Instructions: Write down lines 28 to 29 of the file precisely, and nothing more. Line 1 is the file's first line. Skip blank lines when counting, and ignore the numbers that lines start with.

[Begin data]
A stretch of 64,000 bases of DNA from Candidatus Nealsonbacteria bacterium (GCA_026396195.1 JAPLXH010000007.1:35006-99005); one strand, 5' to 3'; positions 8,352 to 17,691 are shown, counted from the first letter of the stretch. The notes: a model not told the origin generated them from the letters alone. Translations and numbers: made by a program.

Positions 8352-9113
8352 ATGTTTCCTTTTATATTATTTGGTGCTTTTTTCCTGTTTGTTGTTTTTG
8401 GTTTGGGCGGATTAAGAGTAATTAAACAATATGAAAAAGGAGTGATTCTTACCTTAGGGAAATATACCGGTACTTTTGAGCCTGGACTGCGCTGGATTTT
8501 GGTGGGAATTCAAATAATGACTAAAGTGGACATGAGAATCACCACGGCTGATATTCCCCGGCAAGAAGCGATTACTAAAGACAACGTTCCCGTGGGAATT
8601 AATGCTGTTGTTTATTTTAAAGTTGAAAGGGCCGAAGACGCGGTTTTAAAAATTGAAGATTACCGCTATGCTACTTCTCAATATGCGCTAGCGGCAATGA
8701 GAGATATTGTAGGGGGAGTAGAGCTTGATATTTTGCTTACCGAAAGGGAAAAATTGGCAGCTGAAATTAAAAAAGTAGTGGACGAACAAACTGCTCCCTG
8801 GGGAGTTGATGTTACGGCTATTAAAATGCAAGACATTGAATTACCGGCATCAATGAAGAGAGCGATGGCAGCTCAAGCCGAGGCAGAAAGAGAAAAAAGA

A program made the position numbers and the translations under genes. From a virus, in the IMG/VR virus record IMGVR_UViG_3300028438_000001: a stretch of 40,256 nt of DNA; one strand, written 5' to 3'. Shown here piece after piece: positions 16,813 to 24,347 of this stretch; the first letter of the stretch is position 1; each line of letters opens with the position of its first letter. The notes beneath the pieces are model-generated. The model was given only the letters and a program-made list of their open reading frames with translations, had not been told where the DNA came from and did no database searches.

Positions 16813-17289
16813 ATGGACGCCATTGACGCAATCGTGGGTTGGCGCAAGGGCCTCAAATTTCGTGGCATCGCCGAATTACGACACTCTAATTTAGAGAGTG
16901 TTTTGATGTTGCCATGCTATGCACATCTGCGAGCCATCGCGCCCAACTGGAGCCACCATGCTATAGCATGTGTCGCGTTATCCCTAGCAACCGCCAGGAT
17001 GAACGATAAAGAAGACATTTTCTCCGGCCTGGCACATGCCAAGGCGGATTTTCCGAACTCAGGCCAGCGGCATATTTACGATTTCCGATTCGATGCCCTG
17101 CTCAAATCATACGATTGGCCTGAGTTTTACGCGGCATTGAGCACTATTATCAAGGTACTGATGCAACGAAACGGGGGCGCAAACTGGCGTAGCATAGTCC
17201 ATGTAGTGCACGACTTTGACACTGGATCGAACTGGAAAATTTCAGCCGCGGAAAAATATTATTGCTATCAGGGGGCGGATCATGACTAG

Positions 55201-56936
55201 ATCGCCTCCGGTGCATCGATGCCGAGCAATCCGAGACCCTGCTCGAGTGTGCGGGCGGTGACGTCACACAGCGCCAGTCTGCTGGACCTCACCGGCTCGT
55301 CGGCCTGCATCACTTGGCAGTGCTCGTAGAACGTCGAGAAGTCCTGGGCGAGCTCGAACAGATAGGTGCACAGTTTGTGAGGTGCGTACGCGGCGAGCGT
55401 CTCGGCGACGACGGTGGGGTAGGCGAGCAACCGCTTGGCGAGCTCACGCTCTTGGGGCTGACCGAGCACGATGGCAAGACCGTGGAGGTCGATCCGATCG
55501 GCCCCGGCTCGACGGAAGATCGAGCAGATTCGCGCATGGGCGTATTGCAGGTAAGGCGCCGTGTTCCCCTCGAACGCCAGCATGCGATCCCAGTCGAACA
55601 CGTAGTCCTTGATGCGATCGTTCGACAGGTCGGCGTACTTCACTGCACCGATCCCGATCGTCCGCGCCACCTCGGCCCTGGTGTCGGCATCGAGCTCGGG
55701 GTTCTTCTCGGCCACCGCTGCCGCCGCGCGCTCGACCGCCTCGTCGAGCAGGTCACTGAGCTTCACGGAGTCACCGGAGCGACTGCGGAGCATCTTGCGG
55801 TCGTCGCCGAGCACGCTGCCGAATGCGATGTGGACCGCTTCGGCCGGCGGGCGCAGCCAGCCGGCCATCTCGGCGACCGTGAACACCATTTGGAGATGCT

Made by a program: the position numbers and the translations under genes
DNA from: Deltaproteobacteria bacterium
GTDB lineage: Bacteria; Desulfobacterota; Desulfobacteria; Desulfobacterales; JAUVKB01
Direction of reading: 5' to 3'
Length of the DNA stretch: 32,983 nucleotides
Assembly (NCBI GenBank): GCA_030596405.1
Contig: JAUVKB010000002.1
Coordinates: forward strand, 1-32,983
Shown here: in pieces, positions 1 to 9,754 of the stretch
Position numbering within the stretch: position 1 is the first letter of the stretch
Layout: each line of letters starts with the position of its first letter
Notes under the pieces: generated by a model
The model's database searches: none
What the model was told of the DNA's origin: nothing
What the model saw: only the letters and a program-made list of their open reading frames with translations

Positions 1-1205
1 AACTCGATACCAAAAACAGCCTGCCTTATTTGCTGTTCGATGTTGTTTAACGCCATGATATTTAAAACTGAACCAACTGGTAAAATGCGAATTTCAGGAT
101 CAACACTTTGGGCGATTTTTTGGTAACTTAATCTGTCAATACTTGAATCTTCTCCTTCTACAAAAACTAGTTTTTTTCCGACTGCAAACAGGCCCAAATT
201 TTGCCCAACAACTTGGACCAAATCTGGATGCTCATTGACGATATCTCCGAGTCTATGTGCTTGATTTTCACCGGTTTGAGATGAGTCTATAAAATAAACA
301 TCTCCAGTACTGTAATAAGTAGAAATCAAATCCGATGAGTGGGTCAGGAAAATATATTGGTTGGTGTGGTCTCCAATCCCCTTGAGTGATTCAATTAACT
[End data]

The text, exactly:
Length of the DNA stretch: 32,983 nucleotides
Assembly (NCBI GenBank): GCA_030596405.1